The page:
Dressed in hats and boldly patterned black-and-white tunics, the group, known as Gomihiroi Samurai, or trash-picking samurai, has attracted a large fan base since it formed in 2006, with nearly 800,000 followers on video-sharing platform TikTok.
“If people are paying attention to our performance because they think it’s fun, they might as well start paying attention to the trash problem itself,” said one of the group, Keisuke Naka, as he cleared the area under a large sign reading “No Littering”.
While Japan is famed overseas for its cleanliness, that image is only partly true, added Naka, a trash-picking samurai for seven years, as he gathered empty beer cans, plastic bottles and cigarette butts in a district known for its nightlife. headtopics.com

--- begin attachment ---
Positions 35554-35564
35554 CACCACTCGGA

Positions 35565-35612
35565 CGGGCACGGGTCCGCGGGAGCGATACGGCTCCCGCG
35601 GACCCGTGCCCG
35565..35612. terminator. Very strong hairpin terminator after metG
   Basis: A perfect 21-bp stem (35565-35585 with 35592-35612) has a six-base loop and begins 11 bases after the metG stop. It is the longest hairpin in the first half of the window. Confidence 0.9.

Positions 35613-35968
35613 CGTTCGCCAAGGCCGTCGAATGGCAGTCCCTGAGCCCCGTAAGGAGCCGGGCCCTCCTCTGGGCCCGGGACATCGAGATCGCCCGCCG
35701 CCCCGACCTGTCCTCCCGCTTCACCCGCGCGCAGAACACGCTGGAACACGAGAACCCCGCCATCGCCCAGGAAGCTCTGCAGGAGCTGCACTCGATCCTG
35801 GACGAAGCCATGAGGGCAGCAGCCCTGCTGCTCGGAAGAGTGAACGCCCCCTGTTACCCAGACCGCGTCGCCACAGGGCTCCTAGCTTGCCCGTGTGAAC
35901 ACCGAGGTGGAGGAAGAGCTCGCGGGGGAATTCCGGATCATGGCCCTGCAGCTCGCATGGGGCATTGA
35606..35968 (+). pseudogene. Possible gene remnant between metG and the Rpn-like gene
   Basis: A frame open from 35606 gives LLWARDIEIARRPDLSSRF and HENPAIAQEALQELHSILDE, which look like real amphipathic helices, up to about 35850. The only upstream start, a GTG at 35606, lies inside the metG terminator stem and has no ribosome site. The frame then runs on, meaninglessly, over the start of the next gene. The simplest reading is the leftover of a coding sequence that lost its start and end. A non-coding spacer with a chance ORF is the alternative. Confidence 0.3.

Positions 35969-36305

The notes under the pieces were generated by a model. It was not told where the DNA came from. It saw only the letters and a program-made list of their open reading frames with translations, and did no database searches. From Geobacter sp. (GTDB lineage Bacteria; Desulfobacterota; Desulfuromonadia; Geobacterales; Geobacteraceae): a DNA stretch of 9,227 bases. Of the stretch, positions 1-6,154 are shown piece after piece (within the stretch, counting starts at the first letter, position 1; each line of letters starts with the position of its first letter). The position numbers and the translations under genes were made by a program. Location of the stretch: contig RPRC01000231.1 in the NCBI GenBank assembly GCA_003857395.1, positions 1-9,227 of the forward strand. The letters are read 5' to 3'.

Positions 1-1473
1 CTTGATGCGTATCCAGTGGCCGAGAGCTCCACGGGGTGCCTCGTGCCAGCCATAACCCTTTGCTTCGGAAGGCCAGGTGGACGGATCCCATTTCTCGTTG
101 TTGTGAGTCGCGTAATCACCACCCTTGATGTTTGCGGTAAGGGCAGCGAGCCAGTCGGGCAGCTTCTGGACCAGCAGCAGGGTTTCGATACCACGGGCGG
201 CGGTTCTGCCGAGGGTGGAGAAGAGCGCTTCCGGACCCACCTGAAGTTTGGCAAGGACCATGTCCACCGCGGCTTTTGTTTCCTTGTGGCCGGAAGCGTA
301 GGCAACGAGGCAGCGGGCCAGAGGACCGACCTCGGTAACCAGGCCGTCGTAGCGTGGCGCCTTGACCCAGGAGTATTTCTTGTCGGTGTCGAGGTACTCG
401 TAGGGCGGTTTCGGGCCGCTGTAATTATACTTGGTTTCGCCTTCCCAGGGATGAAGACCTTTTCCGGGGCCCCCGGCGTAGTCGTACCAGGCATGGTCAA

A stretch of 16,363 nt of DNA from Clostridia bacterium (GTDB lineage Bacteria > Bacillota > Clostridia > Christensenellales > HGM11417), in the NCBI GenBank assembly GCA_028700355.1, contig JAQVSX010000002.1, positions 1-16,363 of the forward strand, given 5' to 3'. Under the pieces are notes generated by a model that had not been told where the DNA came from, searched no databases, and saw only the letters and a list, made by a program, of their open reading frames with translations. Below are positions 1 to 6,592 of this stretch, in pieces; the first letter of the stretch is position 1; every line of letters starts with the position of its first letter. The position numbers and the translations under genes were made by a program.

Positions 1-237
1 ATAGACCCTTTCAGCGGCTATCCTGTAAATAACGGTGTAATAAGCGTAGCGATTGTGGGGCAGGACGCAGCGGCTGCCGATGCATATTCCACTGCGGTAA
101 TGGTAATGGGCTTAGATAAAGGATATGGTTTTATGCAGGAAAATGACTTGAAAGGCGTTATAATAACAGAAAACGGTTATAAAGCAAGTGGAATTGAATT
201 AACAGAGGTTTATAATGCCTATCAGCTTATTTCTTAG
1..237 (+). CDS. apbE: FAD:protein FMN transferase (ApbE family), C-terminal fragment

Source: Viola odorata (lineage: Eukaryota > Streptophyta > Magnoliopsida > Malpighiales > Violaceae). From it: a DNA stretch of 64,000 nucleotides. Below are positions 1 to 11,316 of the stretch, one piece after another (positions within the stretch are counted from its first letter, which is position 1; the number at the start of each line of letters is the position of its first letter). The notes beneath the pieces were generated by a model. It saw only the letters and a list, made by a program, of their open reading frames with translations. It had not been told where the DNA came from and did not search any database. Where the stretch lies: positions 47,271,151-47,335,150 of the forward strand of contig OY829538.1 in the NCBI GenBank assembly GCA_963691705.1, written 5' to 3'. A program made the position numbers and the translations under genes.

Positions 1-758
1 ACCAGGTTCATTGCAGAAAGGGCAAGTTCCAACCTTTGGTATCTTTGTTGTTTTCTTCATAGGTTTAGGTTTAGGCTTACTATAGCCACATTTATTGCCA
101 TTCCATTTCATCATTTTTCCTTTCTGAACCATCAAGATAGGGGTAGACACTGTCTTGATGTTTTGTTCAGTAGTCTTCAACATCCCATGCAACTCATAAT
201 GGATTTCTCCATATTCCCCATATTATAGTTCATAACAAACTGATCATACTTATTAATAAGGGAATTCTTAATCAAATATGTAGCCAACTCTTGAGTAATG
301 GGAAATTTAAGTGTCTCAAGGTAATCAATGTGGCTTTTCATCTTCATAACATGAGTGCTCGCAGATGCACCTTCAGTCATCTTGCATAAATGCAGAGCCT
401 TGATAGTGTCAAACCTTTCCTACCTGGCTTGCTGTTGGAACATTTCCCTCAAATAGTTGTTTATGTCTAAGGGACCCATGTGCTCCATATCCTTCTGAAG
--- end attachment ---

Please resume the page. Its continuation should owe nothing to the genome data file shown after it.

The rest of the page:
Occasions such as Halloween leave a lot of trash, as street drinking has become common in bustling areas and tourist spots, Naka said.Naruhito Miyasaka, a college student who grew up and lives around the area where Naka was collecting rubbish, said the trash problem had previously been so bad that people might see rats scampering amid the garbage at night.
Junya Kakihara, a restaurant owner, said the performances led him to pay more attention to the problem, adding, “I tell people not to litter when they are about to do so.”Turkey is preparing new legislation covering crypto-assets to persuade an international crime watchdog to remove it from a “grey list” of countries that have taken insufficient action to prevent money laundering and terrorist financing. headtopics.com